Improving Automatic Smartwatch Electrocardiogram Diagnosis of Atrial Fibrillation by Identifying Regularity within Irregularity

Scientific News

Velraeds, A.; Strik, M.; van der Zande, J.; Fontagne, L.; Haissaguerre, M.; Ploux, S.; Wang, Y.; Bordachar, P. Improving Automatic Smartwatch Electrocardiogram Diagnosis of Atrial Fibrillation by Identifying Regularity within Irregularity. Sensors 202323, 9283.

One of the most common cardiac arrhythmias is atrial fibrillation (AF), resulting in an entirely irregular ventricular rhythm on the electrocardiogram (ECG) due to a complete loss of organized atrial contractility with signals redirected intermittently to the ventricles. In their 2023 article, Anouk Velraeds and colleagues present a novel algorithm that automatically detects AF in a large population. They underscore the crucial role of a second step in the analysis for improved AF detection. Their study is a call to action, highlighting the urgent need to develop an improved automatic AF detection algorithm for patients with or without coexisting ECG abnormalities. The authors propose a promising two-step approach: first, identify any irregular rhythm and then exclude ECGs that show patterns of regularity. This approach holds the potential to be more inclusive and significantly reduce the number of missed AF cases of false positives, thereby improving AF detection.


Atrial fibrillation (AF) is one of the most common cardiac arrhythmias, characterized by an entirely irregular ventricular rhythm due to a complete loss of organized atrial contractility. This condition leads to significant health risks, including stroke and heart failure, if not detected and managed promptly. In 2023, Anouk Velraeds and colleagues presented a novel algorithm designed to improve the automatic detection of AF using smartwatch electrocardiograms (ECG). This article delves into the innovative approach of identifying regularity within irregular rhythms to enhance diagnostic accuracy.

The Need for Improved AF Detection

Early detection of atrial fibrillation is crucial for preventing severe complications. Wearable technology, particularly smartwatches with ECG capabilities, has emerged as a valuable tool for continuous health monitoring. However, existing algorithms often struggle with accuracy, leading to false positives and missed diagnoses. Velraeds and colleagues highlight the urgent need for a more reliable automatic AF detection algorithm that can be applied to a diverse patient population. In an article published in the review Sensors Anouk Velraeds and colleagues (2023) reported on improving Automatic Smartwatch Electrocardiogram Diagnosis of Atrial Fibrillation by Identifying Regularity within Irregularity. Atrial fibrillation (AF) is a common cardiac arrhythmia that leads to irregular ventricular rhythms on an electrocardiogram.

The Two-Step Algorithm: Identifying Regularity within Irregularity

The proposed algorithm employs a two-step approach:

  1. Initial Detection of Irregular Rhythms: The first step involves identifying any irregular rhythms in the ECG data.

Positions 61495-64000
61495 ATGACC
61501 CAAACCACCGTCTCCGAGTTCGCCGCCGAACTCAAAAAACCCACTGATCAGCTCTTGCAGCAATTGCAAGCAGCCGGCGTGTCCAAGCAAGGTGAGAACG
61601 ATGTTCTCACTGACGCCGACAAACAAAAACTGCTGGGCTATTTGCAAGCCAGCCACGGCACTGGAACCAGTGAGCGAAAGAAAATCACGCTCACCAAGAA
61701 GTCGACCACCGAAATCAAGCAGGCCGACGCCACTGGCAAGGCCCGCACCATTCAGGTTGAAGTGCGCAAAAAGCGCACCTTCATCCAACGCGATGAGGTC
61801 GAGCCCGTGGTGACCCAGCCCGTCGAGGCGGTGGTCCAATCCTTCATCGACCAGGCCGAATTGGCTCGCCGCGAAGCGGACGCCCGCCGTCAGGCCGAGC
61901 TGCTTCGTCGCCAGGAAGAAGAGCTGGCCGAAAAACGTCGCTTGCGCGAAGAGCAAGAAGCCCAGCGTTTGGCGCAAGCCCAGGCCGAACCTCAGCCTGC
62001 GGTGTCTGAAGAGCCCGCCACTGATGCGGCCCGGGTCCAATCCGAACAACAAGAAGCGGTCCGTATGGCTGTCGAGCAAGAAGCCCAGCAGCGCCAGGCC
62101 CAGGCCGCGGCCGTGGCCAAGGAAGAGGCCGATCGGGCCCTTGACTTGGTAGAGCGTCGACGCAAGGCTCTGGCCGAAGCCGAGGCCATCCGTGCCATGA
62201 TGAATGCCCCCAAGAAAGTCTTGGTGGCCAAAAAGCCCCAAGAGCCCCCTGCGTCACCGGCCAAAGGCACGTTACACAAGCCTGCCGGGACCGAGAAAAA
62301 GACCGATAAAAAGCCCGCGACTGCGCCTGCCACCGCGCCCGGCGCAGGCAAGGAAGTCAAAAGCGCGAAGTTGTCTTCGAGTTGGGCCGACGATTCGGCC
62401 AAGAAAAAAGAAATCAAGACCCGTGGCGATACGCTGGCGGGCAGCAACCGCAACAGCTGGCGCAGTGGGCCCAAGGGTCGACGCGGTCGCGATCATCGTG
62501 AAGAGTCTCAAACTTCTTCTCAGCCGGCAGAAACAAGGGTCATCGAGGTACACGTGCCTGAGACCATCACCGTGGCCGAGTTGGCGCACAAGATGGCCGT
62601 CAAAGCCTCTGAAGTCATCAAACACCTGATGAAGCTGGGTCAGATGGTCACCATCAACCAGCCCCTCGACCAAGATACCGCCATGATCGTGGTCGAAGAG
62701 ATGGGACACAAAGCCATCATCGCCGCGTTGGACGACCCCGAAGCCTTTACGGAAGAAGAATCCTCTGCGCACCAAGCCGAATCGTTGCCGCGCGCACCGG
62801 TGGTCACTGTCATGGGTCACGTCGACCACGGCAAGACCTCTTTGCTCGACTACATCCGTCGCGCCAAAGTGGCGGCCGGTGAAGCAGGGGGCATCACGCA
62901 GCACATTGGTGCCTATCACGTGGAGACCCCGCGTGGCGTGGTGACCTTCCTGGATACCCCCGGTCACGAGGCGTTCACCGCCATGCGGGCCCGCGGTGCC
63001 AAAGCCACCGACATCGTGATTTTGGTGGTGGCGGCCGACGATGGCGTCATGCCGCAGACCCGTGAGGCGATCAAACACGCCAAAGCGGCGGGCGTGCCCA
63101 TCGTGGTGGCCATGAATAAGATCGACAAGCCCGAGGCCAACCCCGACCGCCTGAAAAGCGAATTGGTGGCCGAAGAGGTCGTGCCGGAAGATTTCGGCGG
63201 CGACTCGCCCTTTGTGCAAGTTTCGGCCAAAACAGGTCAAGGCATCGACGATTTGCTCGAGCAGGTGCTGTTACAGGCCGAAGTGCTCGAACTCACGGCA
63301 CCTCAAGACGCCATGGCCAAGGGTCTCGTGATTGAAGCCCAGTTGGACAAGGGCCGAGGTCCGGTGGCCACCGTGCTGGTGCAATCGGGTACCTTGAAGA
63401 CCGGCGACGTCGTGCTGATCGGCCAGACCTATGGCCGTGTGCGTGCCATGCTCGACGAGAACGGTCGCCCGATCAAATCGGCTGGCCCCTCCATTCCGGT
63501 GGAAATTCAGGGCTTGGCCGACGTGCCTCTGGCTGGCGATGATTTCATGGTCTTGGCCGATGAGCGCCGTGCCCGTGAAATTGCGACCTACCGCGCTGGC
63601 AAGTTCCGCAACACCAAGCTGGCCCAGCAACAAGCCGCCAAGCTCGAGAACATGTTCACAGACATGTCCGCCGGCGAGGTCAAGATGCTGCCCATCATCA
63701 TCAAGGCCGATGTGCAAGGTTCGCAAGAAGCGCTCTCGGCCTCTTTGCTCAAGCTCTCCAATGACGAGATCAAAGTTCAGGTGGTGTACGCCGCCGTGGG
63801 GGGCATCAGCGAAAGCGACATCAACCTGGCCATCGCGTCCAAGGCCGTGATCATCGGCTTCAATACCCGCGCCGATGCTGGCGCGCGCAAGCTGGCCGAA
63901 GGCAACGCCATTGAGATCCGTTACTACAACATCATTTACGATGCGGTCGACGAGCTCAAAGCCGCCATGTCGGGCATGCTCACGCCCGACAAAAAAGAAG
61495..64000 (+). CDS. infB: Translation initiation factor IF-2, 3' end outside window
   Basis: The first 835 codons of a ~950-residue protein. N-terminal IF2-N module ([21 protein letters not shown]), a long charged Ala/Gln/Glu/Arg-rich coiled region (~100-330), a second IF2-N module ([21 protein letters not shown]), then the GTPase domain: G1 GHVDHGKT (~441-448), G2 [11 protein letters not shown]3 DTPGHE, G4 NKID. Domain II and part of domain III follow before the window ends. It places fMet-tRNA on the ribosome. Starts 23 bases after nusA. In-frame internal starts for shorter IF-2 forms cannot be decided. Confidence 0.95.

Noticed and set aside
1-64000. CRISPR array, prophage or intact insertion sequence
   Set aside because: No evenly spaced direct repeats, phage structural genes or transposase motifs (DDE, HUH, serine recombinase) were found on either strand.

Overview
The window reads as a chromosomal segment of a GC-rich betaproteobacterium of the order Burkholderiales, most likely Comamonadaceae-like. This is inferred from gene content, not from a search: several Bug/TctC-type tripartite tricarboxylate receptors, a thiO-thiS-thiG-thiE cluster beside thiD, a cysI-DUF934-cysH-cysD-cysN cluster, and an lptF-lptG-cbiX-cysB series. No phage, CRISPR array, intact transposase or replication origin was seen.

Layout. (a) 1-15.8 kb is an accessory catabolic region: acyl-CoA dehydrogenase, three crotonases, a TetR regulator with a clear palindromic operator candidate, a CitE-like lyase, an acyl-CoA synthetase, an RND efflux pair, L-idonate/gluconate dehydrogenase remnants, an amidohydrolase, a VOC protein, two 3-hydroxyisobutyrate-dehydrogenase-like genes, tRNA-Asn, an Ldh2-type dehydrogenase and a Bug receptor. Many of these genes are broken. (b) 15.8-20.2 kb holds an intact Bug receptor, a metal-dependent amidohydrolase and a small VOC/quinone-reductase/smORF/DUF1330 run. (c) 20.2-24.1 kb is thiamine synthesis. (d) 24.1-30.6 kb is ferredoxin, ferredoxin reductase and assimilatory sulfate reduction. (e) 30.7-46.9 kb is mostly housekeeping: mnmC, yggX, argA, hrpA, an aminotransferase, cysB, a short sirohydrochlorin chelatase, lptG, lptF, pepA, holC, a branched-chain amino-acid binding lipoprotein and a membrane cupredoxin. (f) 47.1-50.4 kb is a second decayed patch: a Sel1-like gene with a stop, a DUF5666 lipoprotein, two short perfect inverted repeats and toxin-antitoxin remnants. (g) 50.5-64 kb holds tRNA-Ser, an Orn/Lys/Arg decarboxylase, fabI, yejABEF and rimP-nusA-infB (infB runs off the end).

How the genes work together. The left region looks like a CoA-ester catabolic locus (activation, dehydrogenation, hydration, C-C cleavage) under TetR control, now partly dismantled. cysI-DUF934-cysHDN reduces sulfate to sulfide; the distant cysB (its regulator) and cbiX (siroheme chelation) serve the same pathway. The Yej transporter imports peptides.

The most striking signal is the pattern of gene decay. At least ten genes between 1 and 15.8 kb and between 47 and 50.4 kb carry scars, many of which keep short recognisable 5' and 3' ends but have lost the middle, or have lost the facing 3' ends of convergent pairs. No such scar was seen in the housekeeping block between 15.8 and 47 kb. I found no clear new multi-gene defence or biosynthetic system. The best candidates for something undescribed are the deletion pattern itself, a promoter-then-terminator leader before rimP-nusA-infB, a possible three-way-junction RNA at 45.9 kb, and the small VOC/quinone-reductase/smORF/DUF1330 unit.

2. Exclusion of Regular Patterns: The second step focuses on excluding ECGs that exhibit patterns of regularity within the identified irregular rhythms. This method reduces false positives and improves the accuracy of AF detection.

Methodology and Patient Population

The study involved a diverse group of 723 individuals, encompassing various ages and health conditions. Patients were selected from different healthcare settings to ensure a representative sample. The algorithm was tested on this dataset, demonstrating superior performance compared to existing algorithms.

Key Findings and Comparative Analysis

The algorithm’s effectiveness lies in its ability to cluster ECG data points and identify regular patterns within these clusters. This process significantly enhances diagnostic accuracy, outperforming traditional methods. Compared to previous studies, including those involving popular smartwatches like the Apple Watch, the novel algorithm shows promise in reducing missed AF cases and false positives.

Challenges and Limitations

Despite its potential, the study acknowledges several limitations:

  • Single ECG Per Patient: Recording only one ECG per patient can lead to multiple diagnoses with repeated tests, affecting user confidence.
  • Dataset Representativeness: The dataset was not entirely representative of real-world conditions, resulting in a higher prevalence of ECG anomalies.
  • Specific Patient Groups: The algorithm faced difficulties with RR wave detection in patients with pacemakers and cardiac resynchronization therapy (CRT), where continuous monitoring is already in place.

Future Research Directions

The authors express optimism about the future of AF detection using this innovative approach. Further research will focus on refining the algorithm, particularly for patients with pacemakers and CRT. Additionally, integrating data clustering techniques and identifying regular patterns within irregular rhythms hold promise for broader applications in cardiac health monitoring.


The development of this novel algorithm represents a significant advancement in the field of cardiac health. By improving the automatic detection of atrial fibrillation through the identification of regularity within irregular rhythms, this approach offers a more accurate and reliable diagnostic tool. As wearable technology continues to evolve, the potential for early detection and intervention in cardiac arrhythmias will only grow, ultimately improving patient outcomes and quality of life.

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